Yes Jeffery Davies, here in the south east we paid for a Thames crossing at Dartford, where it was promised that a Toll would be introduced to fund the structure (what are taxes for?) but that this Toll would cease when costs were recovered. Well, it’s big business now; Charges have increased and to make even more money the booths have been removed and payment is online, with super doopa, luvvly jubbly fines if one happens to pay late or forget. British Corporate Government culture is now absurdly abusive. Can’t go on for much longer…..

  4. or it will if they sign that agreement with canada has yanky companies can get to take us to court through it yet we were worried about ttip krikey they not leaving us out ah that dartford tunnel yep travelled it well whilst working out of greyford still robbing the masses then you bet a yanky fund or other own it jeff3

  5. Osborne is in serious need of medical help, he is not in the real world. Does he really think he is next in line to No.10?

    He really needs help I’ve never heard such dribble in all my life, he is a danger to our country, a degree in modern history and acting as Chancellor for the UK.

    This raises some serious questions, my pet rabbit has more idea about economics than Osborn.

  6. I agree with almost everything you put here, although (i don’t know much about Hinkley C in particular) I am extremely pro-nuclear. In general i support the construction of more nuclear plants as a means to secure our energy source for the future. I don’t like to sound of the plant’s profits being underwritten by the taxpayer, however i do understand that nuclear plants are excessively expensive to build and so energy companies tend to shy away from nuclear power in favour of more immediate profits, hence the incentives. I’m not sure what to solution here is however.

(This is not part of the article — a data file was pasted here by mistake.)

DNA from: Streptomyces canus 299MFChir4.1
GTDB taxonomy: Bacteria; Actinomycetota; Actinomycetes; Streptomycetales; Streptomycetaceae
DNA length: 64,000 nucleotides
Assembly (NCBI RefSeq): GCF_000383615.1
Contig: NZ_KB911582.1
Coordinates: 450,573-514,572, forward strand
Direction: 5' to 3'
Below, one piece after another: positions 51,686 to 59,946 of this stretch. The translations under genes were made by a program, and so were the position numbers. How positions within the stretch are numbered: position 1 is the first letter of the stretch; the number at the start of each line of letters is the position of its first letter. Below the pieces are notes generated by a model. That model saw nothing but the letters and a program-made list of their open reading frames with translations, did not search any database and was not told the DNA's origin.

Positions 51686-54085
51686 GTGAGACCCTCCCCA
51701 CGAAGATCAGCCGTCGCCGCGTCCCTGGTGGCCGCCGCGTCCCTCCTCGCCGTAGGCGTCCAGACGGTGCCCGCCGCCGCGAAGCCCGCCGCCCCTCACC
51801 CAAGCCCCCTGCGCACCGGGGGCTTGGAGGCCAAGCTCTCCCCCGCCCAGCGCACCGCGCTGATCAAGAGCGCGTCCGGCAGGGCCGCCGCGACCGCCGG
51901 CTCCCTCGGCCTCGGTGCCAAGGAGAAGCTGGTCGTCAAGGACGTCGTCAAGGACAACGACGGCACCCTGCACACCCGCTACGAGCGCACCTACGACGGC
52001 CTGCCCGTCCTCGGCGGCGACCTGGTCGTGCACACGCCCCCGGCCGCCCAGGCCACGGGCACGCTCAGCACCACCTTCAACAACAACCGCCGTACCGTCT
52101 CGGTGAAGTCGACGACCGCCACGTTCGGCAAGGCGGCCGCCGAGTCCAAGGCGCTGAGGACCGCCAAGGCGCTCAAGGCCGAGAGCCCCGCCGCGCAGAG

7. Corbyn’s election has given me something I haven’t felt in years – hope. Well done to you Mr. Meacher sir for persevering with the labour party – and helping them cast them off their austerity-lite agenda.

  8. Dear Michael, First well said and generally I agree with your views. I worked in the nuclear industry at Hinkley Point for nearly 30 years & nearly half as Head of E/C&I across both ‘A’ & ‘B’ stations. I finally came to realise that nuclearpower is not safe, (even here in the UK) & definitely is uneconomic. Nuclear power really is old technology, everything about nuclear power, design, construction & operation makes it incredibly inflexible & unable to adapt to a changing energy market. I agree with Steve Holliday CEO of National Grid, that there is no place in the future for large centralised fossil or nuclear baseload generation. Technology has moved on. Micro grids with a very responsive national grid all supplied from Renewables is the future. UK politicians & business leaders need to wake up & adapt to the rapdly changing energy situation or british industry will find itself left in the back water in a new energy age.

  9. I am a vociferous campaigner against Hinley C (& A & B…) we are currently taking a former nuclear engineer turned fim-maker from India on a tour of the UK with his films about the resisitance to the EPR reactors and nucelar industry more generally in India. There are still a few more dates – swansea in wales, cockermouth in cumbria, Hackney in london and Frome in Somerset see here for details:

    You can see the first clip from an interview between Pradeep Indulkar 9the Indian Film maker) and retired electrical engineer from Hinkley Point A & B Peter Smith here: